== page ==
FBI ends investigation into Niagara Falls car explosion and rules out terrorism

Collision at US-Canada border brought tension as US drivers headed into Thanksgiving holiday

A Customs and Border Protection officer watches as a vehicle burns at the Rainbow Bridge US border crossing with Canada, in Niagara Falls, New York. Reuters
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The FBI has ended its investigation of a fiery car wreck that killed two people at a border checkpoint in Niagara Falls after finding no evidence that it was a terror attack, easing a period of high tensions as Americans headed into the Thanksgiving holiday.

The FBI's decision late Wednesday came several hours after the vehicle raced through an intersection, hit a median and was launched through the air before slamming into a line of booths and exploding at the Rainbow Bridge in Niagara Falls. Local police are now handling the case as a traffic investigation.

“A search of the scene revealed no explosive materials, and no terrorism nexus was identified,” the FBI's Buffalo office said in a statement. “The matter has been turned over to the Niagara Falls Police Department as a traffic investigation.”

The investigation has been taken over by the Niagara Falls Police Department’s Crash Management Unit, according to a news release from the city's police department, which added: “Due to the complexity of the incident, the investigation will take some time to complete.”

The two people who died were a husband and wife, according to a person briefed on the investigation who spoke to the Associated Press on condition of anonymity because they were not authorised to release information about the people who were killed.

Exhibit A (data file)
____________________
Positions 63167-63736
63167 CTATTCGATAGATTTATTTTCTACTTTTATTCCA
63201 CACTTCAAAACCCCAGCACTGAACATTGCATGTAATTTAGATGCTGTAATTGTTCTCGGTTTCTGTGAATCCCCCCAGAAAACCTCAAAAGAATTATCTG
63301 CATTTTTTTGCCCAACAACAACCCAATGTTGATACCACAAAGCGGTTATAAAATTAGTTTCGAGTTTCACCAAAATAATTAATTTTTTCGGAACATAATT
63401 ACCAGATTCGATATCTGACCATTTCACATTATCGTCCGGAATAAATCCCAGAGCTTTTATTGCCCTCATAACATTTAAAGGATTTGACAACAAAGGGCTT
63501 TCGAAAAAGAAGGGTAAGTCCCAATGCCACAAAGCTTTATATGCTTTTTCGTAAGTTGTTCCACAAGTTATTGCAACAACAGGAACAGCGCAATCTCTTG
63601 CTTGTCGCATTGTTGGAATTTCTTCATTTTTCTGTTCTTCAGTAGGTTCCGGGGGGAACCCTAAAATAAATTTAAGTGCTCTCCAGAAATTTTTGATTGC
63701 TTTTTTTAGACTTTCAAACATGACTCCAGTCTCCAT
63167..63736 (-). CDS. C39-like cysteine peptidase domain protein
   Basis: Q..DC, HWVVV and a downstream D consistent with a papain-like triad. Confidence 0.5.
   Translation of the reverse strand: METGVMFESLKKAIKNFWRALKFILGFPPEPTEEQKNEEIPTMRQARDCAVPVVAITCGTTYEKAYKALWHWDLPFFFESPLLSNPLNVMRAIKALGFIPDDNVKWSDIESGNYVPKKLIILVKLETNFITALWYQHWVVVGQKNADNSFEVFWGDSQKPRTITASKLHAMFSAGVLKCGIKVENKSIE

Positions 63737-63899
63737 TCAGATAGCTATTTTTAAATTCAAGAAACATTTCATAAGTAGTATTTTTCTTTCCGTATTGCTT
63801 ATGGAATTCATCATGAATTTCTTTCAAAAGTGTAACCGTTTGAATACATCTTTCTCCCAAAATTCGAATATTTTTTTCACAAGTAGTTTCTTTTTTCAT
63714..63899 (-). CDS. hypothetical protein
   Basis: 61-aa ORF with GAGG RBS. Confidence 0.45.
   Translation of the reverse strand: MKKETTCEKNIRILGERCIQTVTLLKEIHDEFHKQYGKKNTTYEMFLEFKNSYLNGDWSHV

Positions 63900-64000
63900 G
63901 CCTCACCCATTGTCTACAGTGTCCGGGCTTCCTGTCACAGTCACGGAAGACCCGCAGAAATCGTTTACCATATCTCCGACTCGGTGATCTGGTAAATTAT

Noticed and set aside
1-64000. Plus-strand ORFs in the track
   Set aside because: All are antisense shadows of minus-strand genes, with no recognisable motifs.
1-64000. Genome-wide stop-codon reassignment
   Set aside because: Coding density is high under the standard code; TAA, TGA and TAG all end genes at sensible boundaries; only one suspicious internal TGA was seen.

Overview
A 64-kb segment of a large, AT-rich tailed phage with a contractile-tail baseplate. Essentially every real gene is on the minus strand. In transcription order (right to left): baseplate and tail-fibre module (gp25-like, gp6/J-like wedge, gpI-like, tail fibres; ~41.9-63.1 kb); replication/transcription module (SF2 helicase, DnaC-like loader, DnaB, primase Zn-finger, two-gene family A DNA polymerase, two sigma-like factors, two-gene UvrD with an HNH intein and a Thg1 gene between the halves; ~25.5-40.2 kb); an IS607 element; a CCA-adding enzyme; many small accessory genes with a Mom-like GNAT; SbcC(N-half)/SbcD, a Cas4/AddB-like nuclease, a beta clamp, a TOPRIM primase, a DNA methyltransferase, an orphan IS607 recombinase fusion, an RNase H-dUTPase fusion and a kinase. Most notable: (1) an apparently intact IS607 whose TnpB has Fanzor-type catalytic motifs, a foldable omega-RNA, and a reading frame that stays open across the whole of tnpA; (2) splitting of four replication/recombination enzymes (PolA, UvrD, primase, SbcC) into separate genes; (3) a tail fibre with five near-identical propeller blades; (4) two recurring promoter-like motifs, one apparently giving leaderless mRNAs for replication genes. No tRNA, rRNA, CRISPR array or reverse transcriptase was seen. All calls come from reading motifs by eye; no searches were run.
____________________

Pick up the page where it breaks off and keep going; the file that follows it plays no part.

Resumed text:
New York Governor Kathy Hochul said the driver was a western New York resident, but the identities of those in the car have not yet been released.

The crash prompted the closure of the Rainbow Bridge and three other bridges connecting western New York and Ontario, as federal officials swarmed the area, trying to figure out what led to the high-speed wreck. Both US President Joe Biden and Canadian Prime Minister Justin Trudeau received briefings.

Car explodes in Niagara Falls on US-Canada border

Car explodes in Niagara Falls on US-Canada border

Hours later, officials sought to calm concerns on what is one the busiest travel days of the year.

“Based on what we know at this moment,” Ms Hochul said at a news conference, “there is no sign of terrorist activity in this crash".

Later on Wednesday night, New York Senator Chuck Schumer said investigators had found “no connection" to any terrorist or criminal group. He added that there was no evidence of chemicals or substances used in explosives during investigators' swabbing of the scene

Updated: November 24, 2023, 8:04 PM